Javadi Amoli presents two objections to Kant's argument:
His first objection is that this argument is never an argument for the existence of God because, according to Kant, when rational concepts are not associated with sensory intuition, they have no anecdote about the outside world and do not tolerate any meaning concerning the reality; therefore, this argument has only a moral value and does not open the way to the real world. This argument does not convince the skepticism of the existence of God; rather, it only says that if one wants to think morally, he must accept the existence of God as the presupposition of moral rules. According to Kant, if one wants to acknowledge priori judgments of practical reason, which are the same as moral rules, he or she must also accept the presuppositions of these priori rules, which are the existence of the free will, eternal soul, and God. Nevertheless, from Kant's point of view, this acknowledgment of the existence of God has only moral and practical values and does not prove the "existence" of God (Javadi Amoli, 2007: pp. 284-285).
Javadi Amoli's second objection is the implication of moral judgments on theoretical propositions, such as the existence of God and immortality of the soul. He says that moral judgments, which are related to practical reason, have special subjects and predicates. These propositions, as Kant acknowledges, contain some self-existent propositions that are inherently acceptable to practical reasoning. According to him, the propositions related to theoretical reasoning are never deduced from the propositions that are related to practical reasoning, but this implication is from the side of theoretical reasoning. He says that for man to reach a practical judgment, he always has to form some deductions, the minor and major of which are theoretical and practical verdicts, respectively. From the combination of these two propositions, a moral deduction is formed, the result of which is the quantity, quality, practicality, or theoreticality of the function of the lowest two propositions. Since one of the propositions is derived from practical wisdom, the result that is drawn will be always the result of practical wisdom and not the theoretical result (Javadi Amoli, 2007: pp. 285 and 286).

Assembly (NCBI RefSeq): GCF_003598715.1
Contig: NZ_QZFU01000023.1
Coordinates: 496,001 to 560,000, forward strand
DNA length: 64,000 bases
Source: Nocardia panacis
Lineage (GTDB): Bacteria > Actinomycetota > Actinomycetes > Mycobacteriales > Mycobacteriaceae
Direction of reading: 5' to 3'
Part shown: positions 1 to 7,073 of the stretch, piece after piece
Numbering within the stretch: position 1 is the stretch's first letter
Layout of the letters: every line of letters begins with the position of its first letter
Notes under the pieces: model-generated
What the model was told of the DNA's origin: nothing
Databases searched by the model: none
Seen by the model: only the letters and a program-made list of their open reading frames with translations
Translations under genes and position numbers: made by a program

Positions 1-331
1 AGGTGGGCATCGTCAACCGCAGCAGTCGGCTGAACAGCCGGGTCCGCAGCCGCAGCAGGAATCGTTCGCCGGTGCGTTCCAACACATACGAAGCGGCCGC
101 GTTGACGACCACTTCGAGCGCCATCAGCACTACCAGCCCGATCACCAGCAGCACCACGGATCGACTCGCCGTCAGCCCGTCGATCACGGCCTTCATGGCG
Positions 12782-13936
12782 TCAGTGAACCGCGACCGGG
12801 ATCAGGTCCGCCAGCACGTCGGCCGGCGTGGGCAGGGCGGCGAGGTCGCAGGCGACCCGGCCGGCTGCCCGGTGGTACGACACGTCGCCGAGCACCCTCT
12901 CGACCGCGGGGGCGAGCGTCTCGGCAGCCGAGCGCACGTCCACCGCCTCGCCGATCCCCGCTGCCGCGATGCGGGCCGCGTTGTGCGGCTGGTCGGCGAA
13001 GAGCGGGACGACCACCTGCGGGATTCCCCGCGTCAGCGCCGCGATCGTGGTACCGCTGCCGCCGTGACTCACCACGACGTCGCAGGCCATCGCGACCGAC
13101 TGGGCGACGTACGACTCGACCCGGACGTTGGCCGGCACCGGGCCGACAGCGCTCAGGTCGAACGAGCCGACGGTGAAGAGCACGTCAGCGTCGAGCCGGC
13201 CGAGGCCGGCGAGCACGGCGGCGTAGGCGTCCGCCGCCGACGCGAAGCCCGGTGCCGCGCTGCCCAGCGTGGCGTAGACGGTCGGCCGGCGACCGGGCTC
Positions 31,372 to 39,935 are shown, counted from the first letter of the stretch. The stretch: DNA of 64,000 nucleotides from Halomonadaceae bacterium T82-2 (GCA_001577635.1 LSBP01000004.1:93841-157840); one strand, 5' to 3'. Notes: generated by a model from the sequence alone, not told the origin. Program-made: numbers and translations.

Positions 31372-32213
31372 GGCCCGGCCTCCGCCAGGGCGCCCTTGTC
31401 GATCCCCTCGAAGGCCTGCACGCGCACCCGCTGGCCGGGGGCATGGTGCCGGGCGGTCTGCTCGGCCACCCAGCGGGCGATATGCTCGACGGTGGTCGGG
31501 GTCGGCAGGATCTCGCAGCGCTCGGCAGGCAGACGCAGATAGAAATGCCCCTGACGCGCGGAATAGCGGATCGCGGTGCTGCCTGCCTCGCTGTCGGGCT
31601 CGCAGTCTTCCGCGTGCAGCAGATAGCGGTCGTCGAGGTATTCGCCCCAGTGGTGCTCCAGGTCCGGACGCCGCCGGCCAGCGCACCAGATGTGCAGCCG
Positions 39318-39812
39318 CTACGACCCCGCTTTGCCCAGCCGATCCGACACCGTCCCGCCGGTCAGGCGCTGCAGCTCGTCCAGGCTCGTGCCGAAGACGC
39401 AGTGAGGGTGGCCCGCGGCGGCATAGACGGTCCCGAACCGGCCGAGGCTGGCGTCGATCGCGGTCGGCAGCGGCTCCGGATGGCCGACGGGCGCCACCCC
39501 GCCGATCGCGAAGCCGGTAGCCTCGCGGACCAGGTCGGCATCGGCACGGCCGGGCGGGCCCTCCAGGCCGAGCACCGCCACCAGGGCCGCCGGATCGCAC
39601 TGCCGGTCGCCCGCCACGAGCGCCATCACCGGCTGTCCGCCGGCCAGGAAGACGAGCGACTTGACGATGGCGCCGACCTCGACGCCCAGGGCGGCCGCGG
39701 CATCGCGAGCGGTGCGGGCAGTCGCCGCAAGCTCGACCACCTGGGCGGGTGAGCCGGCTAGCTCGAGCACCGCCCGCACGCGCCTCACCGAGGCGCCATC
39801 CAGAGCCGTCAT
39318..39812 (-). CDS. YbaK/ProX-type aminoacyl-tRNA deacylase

Nonetheless, Mesbah Yazdi believes that philosophically, the “Ought” and “not-Ought” are deducted from the “Is” and “not-Is”, so there is nothing wrong with drawing an "Ought" conclusion from the premises, which are all about the “Is”. Therefore, it must be deliverable to the “Is” with no difference. As Ayatollah Mesbah Yazdi considers moral propositions, both the informing and compositional propositions are deducted from the “Is”. As a result, Ayatollah Javadi's objections to Kant are not sound according to his views. Ayatollah Javadi Amoli believes that because moral sentences are compositional, they are the lowest compared to the informing sentences and combination of informing and compositional propositions. The result would be always compositional since the compositional proposition is the lowest and there is no possibility of deduction, one of the premises of which is a moral (compositional) proposition to give a conclusion that would contain the concept of "Is" and be thus informing. However, according to Ayatollah Mesbah, who maintains that moral propositions are also informing and can be delivered to the universe, moral propositions will no longer be the lowest; hence, it is possible to infer moral propositions from cosmological propositions and at least, there is no barrier to being compositional. In the end, we conclude that according to the principles of Ayatollah Mesbah Yazdi's philosophy of ethics, Ayatollah Javadi Amoli’s objections do not apply to Kant's moral argument, while Ayatollah Mesbah's point of view seems more accurate.